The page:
How the Great Seal Symbolizes Liberty and Freedom
When Charles Thomson made the Bald Eagle the centerpiece of the Great Seal, he said it was "an American Eagle on the wing and rising." Whereas preliminary designs used the Goddess of Liberty, Thomson chose the Eagle to symbolize liberty, freedom, and independence.
Thomson emphasized "Independence" by explaining that the shield is "born on the breast of an American Eagle without any other supporters, to denote that the United States of America ought to rely on their own Virtue."
Prior to 1782, the Bald Eagle was rarely used as a symbol in America, but it quickly captured the public's interest. Americans took their national bird to heart, and it became popular in sculpture and art often as the companion of Lady Liberty.
All three preliminary designs for the Great Seal emphasized the theme of liberty usually represented as a female figure in various guises.
First Committee (1776)
"The Goddess of Liberty" supported the shield on one side. She wore "a corslet of armour alluding to the present Times" and held her "Spear & Cap."
Second Committee (1780)
On the reverse side, Liberty is seated in a chair holding an olive branch and her staff with a Liberty cap on top of it. At first the motto was Semper Libertas Virtute perennis, which means "Liberty everlasting because of (or by reason of) virtue." (This was shortened to Virtute perennis "Everlasting because of virtue.")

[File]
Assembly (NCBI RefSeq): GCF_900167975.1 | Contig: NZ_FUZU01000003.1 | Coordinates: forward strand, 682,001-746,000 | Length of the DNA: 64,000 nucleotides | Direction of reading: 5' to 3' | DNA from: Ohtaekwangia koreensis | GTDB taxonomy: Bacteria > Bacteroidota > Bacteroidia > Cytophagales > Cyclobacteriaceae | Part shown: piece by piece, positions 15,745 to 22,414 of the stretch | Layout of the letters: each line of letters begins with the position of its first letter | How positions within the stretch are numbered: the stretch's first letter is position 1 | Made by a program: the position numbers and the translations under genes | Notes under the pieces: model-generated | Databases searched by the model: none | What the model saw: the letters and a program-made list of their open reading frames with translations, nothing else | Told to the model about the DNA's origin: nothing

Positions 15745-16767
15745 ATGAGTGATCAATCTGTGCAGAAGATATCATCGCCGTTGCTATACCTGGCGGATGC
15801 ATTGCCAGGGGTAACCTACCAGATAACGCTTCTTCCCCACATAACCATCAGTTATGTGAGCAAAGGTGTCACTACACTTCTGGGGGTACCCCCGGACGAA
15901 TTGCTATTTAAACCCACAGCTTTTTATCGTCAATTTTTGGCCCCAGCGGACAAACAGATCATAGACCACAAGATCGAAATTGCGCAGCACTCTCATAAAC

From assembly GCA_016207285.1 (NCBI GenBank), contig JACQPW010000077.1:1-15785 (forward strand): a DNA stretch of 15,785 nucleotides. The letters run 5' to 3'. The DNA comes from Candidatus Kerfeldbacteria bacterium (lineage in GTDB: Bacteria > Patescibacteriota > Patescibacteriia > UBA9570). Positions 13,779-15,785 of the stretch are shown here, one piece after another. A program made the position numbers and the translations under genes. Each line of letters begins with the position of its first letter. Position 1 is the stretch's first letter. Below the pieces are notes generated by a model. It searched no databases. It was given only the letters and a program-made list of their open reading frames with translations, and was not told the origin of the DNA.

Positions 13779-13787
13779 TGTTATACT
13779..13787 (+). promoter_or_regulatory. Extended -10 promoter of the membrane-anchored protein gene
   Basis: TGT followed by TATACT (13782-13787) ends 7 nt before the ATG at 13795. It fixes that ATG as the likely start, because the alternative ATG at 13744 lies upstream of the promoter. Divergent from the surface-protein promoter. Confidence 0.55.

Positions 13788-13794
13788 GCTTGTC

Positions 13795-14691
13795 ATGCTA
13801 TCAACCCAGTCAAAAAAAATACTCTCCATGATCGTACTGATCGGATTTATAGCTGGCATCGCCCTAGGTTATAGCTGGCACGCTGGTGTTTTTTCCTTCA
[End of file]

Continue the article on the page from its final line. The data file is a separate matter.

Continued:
The Latin word virtute is a form of virtus which originally meant manliness, strength, or bravery. It came to also mean excellence, moral worth, or virtue.
Third Committee (1782)
On the shield is a pillar topped by a "Phoenix in Flames" which was described as being "emblematical of the expiring Liberty of Britain, revived by her Descendants, in America." The accompanying motto, In Vindiciam Libertatis, means "In Defense of Liberty."
Liberty and the Eagle
Liberty holds the Constitution of the United States with the American Eagle at her side (below left). They originally stood above the Speaker's desk of the House of Representatives in 1819.
The Genius of America and the Bald Eagle (below right) are on the centerpiece of the sculptural pediment over the east central entrance to the U.S. Capitol building.
High above Abraham Lincoln, in the Dome of the U.S. Capitol Rotunda is America's equivalent of the ceiling of the Sistine Chapel where Liberty and the Eagle join other heroic figures in the Apotheosis of Washington.
"Liberty relies upon itself, invites no one, promises nothing,
sits in calmness and light, is positive and composed,
and knows no discouragement." Walt Whitman, Leaves of Grass
Thomas Paine praises the Goddess of Liberty.
The image of Liberty feeding the eagle is a painting on glass by Abijah Canfield from Connecticut (c. 1800). It is based on the famous steel engraving by Edward Savage titled: "Liberty in the Form of the Goddess of Youth Giving Support to the Bald Eagle" (1796).